Sources and Interpretation Theories: An Interdependent Relationship
The Oxford Handbook on the Sources of International Law (Jean d'Aspremont & Samantha Besson, eds., Oxford University Press, 2016 Forthcoming)
20 Pages Posted: 12 Sep 2016 Last revised: 8 Oct 2016
Date Written: September 8, 2016
What is the relationship between international law’s sources and its theories of interpretation? Challenging assumptions that the two concepts are, at best, casual acquaintances, this chapter reveals and explores a much deeper, interdependent relationship. Sources set the nature and scope of international legal interpretation by delineating its appropriate objects. Interpretation, meanwhile, operates existentially to identify what constitutes the sources of international law in the first place. The two concepts thus appear mutually constitutive across a range of doctrines, theories and authorities. Understanding these ties may offer a more nuanced image of the current international legal order. At the same time, they highlight future instrumental opportunities where efforts to change one concept might become viable via changes to the other. This chapter concludes with calls for further research on whether and how such changes might occur and asks if international lawyers should embrace (or resist) such a mutually constitutive relationship.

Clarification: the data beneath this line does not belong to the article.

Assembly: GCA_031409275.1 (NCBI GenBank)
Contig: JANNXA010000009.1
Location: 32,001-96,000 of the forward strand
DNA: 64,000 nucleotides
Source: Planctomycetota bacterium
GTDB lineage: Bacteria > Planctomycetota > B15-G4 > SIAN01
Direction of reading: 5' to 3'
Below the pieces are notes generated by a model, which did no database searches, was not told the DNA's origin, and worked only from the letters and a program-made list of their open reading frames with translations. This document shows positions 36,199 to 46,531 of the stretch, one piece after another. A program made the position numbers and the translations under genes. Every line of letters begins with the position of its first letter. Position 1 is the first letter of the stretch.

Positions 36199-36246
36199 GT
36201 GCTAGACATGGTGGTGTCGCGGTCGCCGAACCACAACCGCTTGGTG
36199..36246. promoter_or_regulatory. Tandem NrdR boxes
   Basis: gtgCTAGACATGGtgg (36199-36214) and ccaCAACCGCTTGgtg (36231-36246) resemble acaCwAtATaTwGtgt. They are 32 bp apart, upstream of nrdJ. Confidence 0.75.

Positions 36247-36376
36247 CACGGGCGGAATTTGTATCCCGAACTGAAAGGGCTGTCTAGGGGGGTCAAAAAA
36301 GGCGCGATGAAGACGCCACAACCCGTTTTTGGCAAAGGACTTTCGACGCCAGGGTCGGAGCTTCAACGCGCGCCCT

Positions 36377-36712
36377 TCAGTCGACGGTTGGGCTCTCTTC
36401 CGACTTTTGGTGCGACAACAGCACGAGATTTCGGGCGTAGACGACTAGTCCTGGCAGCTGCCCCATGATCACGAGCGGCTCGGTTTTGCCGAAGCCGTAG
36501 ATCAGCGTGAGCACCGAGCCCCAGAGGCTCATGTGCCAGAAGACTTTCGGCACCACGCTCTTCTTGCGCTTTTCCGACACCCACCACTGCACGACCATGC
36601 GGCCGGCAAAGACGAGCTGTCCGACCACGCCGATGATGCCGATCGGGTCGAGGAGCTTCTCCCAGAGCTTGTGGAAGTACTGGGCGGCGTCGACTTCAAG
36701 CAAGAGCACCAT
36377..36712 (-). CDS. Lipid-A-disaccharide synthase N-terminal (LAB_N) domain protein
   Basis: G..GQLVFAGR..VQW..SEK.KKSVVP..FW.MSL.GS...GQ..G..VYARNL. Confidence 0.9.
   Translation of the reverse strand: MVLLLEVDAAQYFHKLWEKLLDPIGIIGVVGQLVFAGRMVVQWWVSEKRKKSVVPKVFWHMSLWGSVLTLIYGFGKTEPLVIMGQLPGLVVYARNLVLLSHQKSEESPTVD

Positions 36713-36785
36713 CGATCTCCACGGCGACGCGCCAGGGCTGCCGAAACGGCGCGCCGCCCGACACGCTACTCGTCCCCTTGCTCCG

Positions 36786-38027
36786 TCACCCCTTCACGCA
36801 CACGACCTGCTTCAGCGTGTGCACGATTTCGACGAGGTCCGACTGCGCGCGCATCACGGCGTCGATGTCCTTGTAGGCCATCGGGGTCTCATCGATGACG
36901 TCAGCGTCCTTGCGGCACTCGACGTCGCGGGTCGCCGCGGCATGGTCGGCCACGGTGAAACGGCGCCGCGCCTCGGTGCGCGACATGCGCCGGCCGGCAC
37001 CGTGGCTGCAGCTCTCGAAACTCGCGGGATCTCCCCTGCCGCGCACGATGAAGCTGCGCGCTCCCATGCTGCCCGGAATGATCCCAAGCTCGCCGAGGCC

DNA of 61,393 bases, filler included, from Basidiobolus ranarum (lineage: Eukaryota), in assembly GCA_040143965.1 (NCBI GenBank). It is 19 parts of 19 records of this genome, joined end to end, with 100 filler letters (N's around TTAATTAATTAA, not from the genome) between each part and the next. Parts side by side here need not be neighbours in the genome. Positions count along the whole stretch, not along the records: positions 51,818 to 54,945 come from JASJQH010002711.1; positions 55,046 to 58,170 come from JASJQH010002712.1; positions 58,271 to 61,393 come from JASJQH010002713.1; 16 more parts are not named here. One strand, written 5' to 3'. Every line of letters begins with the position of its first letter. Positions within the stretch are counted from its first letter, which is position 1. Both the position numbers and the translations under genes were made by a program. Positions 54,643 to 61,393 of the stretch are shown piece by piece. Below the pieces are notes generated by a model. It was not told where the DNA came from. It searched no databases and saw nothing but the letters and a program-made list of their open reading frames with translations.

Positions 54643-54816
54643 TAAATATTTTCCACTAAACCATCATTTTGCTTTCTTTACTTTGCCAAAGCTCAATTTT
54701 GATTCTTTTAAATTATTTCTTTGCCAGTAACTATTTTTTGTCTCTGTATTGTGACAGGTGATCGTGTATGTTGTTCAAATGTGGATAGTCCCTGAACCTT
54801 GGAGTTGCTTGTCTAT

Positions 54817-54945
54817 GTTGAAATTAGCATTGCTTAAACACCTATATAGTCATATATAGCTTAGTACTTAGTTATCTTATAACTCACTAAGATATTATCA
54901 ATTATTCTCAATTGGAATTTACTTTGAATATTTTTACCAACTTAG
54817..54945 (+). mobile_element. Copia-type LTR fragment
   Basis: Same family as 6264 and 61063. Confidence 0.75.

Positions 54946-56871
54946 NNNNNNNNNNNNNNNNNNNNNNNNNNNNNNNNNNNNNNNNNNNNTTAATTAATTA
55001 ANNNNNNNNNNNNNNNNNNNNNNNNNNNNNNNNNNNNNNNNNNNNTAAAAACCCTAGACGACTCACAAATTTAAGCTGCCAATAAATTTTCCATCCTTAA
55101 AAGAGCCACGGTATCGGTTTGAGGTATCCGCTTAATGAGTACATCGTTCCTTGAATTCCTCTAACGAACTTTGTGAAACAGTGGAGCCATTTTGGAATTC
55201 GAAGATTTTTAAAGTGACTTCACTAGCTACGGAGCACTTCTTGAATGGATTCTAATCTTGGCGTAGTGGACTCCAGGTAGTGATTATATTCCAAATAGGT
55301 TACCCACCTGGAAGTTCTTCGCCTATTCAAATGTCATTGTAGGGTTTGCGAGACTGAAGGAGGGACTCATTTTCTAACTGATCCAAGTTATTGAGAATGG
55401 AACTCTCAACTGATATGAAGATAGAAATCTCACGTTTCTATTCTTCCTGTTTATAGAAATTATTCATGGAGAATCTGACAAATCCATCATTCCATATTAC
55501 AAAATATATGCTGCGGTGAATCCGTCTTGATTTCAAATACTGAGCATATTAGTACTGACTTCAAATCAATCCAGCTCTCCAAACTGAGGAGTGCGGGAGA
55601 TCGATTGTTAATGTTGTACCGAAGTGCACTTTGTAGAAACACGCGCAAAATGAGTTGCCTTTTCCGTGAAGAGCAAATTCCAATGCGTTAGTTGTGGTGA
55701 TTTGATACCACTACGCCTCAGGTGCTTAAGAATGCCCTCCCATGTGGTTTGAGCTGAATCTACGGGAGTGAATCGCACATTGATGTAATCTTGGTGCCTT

Keywords: sources of international law, treaties, interpretation, Article 38, Vienna Convention, existential interpretation, law ascertainment, customary international law, general principles of internationa law
JEL Classification: K00, K33, K39
Suggested Citation: Suggested Citation